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Old 13-12-2015, 09:41   #16
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Re: Negotiating the price on a 400 Lagoon, 2011

..money talk.. if you have hard cash (no check), you can go down up to 25%
I bough under that conditions.. second, a good survey is a very good tool but can backfire to you if owner start thinking about remove stuff from the boat.
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Old 13-12-2015, 09:53   #17
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Re: Negotiating the price on a 400 Lagoon, 2011

Of course you need to negotiate the price point before survey. Otherwise you already spent a few thousand on haulout and survey so the seller knows he has you hooked.

I'd start with 15-20% off the asking. Some sellers may accept such a low offer after some haggling but then most sellers will not accept further reductions based on survey results. It's either take it or leave it.

If its already priced fair and demand is strong then this may not be accepted. If the seller accepts only a small reduction like 5 % I'd have the surveyor list as many little issues as he can find...
And make sure you have plenty of time for the survey _and_ afterwards to decide if you accept or reject the boat.
That will no only allow you to really take your time, but will also give some presure to the seller. He can't negotiate with other buyers while waiting for your acceptance. Time is money: not only for mooring and maintenance! In about a month the boat the perception of the boat will be one year older (perception wise, as everyone just looks at the build year)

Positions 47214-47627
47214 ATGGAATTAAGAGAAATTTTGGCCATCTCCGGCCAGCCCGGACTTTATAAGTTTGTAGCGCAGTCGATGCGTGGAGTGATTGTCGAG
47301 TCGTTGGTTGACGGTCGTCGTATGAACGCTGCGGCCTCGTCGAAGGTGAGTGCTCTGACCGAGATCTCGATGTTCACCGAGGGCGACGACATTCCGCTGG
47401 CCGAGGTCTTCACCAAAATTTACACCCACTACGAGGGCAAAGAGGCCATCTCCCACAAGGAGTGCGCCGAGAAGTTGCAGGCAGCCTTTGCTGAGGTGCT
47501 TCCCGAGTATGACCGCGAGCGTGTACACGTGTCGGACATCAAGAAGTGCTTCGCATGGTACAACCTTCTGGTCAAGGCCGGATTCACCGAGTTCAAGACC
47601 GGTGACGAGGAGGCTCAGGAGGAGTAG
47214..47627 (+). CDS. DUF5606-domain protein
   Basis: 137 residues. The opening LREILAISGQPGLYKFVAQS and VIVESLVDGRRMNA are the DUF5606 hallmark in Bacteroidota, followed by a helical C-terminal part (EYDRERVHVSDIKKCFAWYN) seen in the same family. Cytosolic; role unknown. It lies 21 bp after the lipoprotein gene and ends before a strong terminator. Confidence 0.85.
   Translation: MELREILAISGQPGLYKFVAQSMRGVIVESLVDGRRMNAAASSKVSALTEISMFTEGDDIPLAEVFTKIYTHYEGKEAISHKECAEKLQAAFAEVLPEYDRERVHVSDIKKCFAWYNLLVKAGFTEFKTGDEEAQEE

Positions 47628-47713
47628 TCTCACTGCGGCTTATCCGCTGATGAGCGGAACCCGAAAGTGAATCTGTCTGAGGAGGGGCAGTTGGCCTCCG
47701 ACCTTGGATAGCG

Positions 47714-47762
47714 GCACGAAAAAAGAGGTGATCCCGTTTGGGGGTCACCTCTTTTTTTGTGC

If the boat is really good _and_ at a good price you may be left with paying close to asking or just a few percent off. Nothing wrong with that.

The most important thing is:
Get a surveyor who knows what he is doing (and be there when he is doing it). He needs to check for delamination and moisture in the balsa core of both hull and deck. The surveyor will need to percussion test / tap every few centimeter, and do another round with a moisture meter.


BTW: Nice boat!
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Old 13-12-2015, 10:16   #18
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Re: Negotiating the price on a 400 Lagoon, 2011

The doctor gave you good advice. If they refuse a take-it-or-leave-it offer there is no law preventing you from changing your mind and upping the bid but they may not believe you a second time.
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Old 13-12-2015, 10:25   #19
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Re: Negotiating the price on a 400 Lagoon, 2011

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I'd start with 15-20% off the asking.
If its already priced fair and demand is strong then this may not be accepted. If the seller accepts only a small reduction like 5 % I'd have the surveyor list as many little issues as he can find...
Erhm ... so you ignore the boat, survey, fair price etc. and start with 15-20% as a rule?

A good surveyor (and granted, not all are) will list everything that matters without having to ask. Kind of why they're there.

My current boat I offered 25% below asking and after a little back-and-forward, my offer was accepted. The one before, I offered 95% and was told no so I paid asking price Both were good deals.